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Manual Scavenging: A Suffocating and Stigmatising Legacy


By: Sneha Singha, The North-Eastern Chronicle

Visual by: Harmeet Singh

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Hundreds of manual scavengers die every year as a result of hazardous fumes. I know what you are thinking right now ‘Wasn’t it illegal to perform manual scavenging in India?’ With the passing of the Employment of Manual Scavengers and Construction of Dry Latrines (Prohibition) Act, 1993, manual scavenging was outlawed for several years, yet it still exists.

What is Manual Scavenging?


Scavenging is the manual cleansing of human excrement from service/dry latrines. The scavengers enter the dry latrines with their bare hands and collect the human excrement, carrying it as a head load in a container for

Manual scavenging in India

South Asians in many regions are still cleaning human waste out of dry toilets and open drains by hand. To this day, in many parts of India, women from traditionally “manual scavenger” groups gather human waste on a daily basis, put it into cane baskets or metal troughs, and then carry it away on their heads for disposal outside the community, as has been the practice from ancient times.

Since India’s independence in 1947, the national government has taken legislative and policy steps to eradicate manual scavenging. Some of these commitments, made in recent years, include plans to upgrade sanitation so that human waste no longer requires manual disposal and prohibitions on hiring anyone to perform this labour.

Because these policies aren’t well implemented, people aren’t aware of their right to decline this job, and those who refuse may be subjected to tremendous social pressure, including physical threats and deportation from their village, frequently with the collaboration of local government officials.

Manual scavengers typically come from lower-caste families who have been assigned to menial jobs that are despised by upper-caste relatives. Their caste-designated work reinforces the societal stigma that they are dirty or “untouchable” and fosters wide-spread prejudice. Males and women remove faeces from open defecation sites, gutters, and drains, with the exception of men, who perform the physically taxing task of cleaning sewers and septic tanks, which is more common among the male population.

On September 6, 2013, the Indian Parliament approved the Prohibition of Employment as Manual Scavengers and Their Rehabilitation Act, 2013 (the 2013 Act), reaffirming its commitment to eliminate manual scavenging.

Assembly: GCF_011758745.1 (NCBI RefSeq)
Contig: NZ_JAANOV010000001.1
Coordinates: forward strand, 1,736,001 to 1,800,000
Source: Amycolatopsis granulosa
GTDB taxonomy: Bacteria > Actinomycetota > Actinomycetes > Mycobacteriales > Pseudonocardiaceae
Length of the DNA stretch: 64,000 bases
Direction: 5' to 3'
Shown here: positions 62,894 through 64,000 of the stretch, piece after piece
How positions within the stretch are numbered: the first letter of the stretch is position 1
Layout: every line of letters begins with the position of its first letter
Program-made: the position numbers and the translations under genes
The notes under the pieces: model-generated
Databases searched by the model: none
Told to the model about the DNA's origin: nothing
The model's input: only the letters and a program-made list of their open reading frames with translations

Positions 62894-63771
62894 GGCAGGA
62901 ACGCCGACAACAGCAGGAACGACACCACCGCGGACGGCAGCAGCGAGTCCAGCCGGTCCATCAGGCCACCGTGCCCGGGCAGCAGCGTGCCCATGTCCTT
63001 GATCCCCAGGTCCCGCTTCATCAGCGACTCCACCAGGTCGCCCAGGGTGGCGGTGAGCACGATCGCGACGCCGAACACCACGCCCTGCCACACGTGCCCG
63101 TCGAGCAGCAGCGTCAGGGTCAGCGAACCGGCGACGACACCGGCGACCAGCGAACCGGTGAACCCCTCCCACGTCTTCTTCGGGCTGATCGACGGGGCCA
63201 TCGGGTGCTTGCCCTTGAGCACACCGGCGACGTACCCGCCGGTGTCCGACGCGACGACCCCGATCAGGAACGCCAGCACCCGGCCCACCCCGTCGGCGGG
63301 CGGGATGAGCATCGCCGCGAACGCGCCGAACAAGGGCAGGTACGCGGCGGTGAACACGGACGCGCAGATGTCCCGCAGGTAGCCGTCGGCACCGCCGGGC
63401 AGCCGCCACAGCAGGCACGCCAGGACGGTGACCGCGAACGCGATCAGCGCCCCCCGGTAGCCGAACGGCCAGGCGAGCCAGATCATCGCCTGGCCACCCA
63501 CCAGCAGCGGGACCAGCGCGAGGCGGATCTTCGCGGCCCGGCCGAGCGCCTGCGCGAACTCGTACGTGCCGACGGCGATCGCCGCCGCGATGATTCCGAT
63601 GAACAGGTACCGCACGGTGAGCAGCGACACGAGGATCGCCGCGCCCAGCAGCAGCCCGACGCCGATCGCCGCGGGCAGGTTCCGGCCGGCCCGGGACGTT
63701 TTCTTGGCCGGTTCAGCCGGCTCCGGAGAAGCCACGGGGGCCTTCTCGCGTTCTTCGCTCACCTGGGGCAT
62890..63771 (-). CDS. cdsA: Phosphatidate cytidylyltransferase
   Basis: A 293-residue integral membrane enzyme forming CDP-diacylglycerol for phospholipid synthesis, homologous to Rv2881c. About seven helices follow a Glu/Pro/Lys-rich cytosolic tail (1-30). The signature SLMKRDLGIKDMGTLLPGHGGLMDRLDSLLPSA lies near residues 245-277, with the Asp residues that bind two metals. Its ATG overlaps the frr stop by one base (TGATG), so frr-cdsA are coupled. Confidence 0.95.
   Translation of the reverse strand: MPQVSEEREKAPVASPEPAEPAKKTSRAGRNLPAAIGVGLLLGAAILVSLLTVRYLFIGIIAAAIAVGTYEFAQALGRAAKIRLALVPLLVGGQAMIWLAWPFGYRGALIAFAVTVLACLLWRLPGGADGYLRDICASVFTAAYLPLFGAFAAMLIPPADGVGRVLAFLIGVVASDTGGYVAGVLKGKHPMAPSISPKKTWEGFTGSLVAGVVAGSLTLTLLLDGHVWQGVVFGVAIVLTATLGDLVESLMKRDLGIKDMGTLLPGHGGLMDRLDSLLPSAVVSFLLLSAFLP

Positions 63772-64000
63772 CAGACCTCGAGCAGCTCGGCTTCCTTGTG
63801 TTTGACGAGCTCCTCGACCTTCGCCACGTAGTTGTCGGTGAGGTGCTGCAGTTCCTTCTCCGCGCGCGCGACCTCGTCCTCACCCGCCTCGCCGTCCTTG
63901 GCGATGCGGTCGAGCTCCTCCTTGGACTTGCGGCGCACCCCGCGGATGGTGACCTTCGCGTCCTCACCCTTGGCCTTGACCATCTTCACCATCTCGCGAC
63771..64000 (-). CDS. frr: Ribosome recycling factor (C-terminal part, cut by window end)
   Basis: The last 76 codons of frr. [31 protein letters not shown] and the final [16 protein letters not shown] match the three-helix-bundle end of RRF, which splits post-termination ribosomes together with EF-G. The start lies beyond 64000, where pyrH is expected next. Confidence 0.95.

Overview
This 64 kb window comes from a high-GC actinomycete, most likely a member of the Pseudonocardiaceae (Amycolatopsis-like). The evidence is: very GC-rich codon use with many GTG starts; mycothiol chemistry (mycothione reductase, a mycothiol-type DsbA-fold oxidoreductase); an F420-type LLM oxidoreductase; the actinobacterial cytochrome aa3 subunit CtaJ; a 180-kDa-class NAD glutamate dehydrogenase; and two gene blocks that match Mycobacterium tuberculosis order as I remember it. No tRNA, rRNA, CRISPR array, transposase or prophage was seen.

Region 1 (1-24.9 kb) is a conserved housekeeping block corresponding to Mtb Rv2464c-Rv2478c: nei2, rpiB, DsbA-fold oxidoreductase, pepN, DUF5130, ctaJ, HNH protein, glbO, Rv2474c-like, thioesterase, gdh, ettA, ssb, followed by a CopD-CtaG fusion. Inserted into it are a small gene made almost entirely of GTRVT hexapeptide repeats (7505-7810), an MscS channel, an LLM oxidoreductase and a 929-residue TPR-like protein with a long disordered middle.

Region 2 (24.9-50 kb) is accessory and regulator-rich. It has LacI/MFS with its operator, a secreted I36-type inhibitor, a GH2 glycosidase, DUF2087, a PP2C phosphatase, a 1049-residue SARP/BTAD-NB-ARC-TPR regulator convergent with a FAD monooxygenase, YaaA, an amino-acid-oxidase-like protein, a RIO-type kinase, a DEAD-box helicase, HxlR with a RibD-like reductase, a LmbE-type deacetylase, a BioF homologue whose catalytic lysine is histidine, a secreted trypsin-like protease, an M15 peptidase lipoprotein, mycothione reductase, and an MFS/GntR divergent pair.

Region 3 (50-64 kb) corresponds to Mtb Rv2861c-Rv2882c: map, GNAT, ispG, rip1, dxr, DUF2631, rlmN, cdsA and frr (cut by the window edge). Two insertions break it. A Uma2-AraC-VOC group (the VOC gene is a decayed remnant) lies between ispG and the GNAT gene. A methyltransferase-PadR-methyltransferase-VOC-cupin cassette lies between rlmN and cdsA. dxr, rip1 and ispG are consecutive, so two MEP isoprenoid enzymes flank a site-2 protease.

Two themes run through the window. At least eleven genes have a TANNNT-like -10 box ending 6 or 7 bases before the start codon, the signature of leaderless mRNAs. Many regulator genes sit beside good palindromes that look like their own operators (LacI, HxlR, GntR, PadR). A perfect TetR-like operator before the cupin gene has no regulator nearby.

Seven months later, on March 27, 2014, the Indian Supreme Court ruled that India’s constitution mandates the state to intervene to put an end to manual scavenging and “rehabilitate” all those involved in it. This meant that not only was manual scavenging outlawed, but so were the abuses that affected the communities that used it.

In 2013, the government acknowledged the historically rooted and ongoing unfairness suffered by communities involved in manual scavenging, which is essential, but also refers to shortcomings in the implementation of past laws and policies to address the issue.

Recent examples from manual scavenging communities in Gujarat, Madhya Pradesh, Maharashtra, Rajasthan, and Uttar Pradesh highlight the failures of previous government attempts to end manual scavenging and eliminate the entrenched attitudes and discriminatory practices that still bind members of affected communities to this degrading and pointless occupation.

Several women who wanted to abandon manual scavenging told Human Rights Watch that even when they received threats from the houses they served, local authorities refused to interfere. They were denied access to community land and resources or threatened with eviction as a result of their departure, often with the support of village councils and other officials.

Using technology to put an end to manual scavenging

Around 15 ideas have apparently been developed across the country to replace manual scavenging. According to reports, the Hyderabad Metropolitan Water Supply and Sewerage Board is clearing clogged sewer pipes with 70 micro jetting machines that can access narrow roads and smaller communities. A group of engineers in Thiruvananthapuram has created a spider-shaped robot that cleans manholes and sewers with precision.

While technology is deemed critical to eradicating this problem, Ashif Shaikh, the founder of Jan Sahas social development organisation, believes that relying solely on technological solutions to eliminate manual scavenging may not be effective. “It is a social and gender issue and can be eradicated by sensitising people about its ills.

In 2012-13, we launched a nationwide march covering 200 districts across 18 states. Our objective was to make women aware of their right to live with dignity. We managed to liberate some 6,000 women during that yatra, and so far, we have liberated about 30,000 scavengers,” Shaikh tells Down To Earth.

Also Read: Tim Bergling: How the world lost a hero?

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